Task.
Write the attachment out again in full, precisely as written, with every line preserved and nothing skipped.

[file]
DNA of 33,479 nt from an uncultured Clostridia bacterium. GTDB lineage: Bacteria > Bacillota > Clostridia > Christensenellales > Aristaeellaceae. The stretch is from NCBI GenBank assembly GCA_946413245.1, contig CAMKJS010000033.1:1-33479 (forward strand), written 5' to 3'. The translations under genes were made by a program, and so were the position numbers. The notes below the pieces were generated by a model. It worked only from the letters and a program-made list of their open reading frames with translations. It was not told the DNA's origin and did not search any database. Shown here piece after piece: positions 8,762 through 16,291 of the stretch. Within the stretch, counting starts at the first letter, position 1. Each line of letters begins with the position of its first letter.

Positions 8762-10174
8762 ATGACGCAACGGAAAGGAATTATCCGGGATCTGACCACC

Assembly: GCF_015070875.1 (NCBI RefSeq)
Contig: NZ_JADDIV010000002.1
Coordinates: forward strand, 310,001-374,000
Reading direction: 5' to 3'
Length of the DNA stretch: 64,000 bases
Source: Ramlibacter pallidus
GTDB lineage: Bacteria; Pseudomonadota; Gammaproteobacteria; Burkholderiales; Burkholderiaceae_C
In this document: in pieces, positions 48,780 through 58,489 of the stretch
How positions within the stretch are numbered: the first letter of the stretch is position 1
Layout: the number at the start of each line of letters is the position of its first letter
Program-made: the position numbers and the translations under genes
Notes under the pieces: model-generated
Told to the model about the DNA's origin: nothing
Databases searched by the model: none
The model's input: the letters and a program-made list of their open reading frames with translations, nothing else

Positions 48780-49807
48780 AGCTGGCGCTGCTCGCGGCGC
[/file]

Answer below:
DNA of 33,479 nt from an uncultured Clostridia bacterium. GTDB lineage: Bacteria > Bacillota > Clostridia > Christensenellales > Aristaeellaceae. The stretch is from NCBI GenBank assembly GCA_946413245.1, contig CAMKJS010000033.1:1-33479 (forward strand), written 5' to 3'. The translations under genes were made by a program, and so were the position numbers. The notes below the pieces were generated by a model. It worked only from the letters and a program-made list of their open reading frames with translations. It was not told the DNA's origin and did not search any database. Shown here piece after piece: positions 8,762 through 16,291 of the stretch. Within the stretch, counting starts at the first letter, position 1. Each line of letters begins with the position of its first letter.

Positions 8762-10174
8762 ATGACGCAACGGAAAGGAATTATCCGGGATCTGACCACC

Assembly: GCF_015070875.1 (NCBI RefSeq)
Contig: NZ_JADDIV010000002.1
Coordinates: forward strand, 310,001-374,000
Reading direction: 5' to 3'
Length of the DNA stretch: 64,000 bases
Source: Ramlibacter pallidus
GTDB lineage: Bacteria; Pseudomonadota; Gammaproteobacteria; Burkholderiales; Burkholderiaceae_C
In this document: in pieces, positions 48,780 through 58,489 of the stretch
How positions within the stretch are numbered: the first letter of the stretch is position 1
Layout: the number at the start of each line of letters is the position of its first letter
Program-made: the position numbers and the translations under genes
Notes under the pieces: model-generated
Told to the model about the DNA's origin: nothing
Databases searched by the model: none
The model's input: the letters and a program-made list of their open reading frames with translations, nothing else

Positions 48780-49807
48780 AGCTGGCGCTGCTCGCGGCGC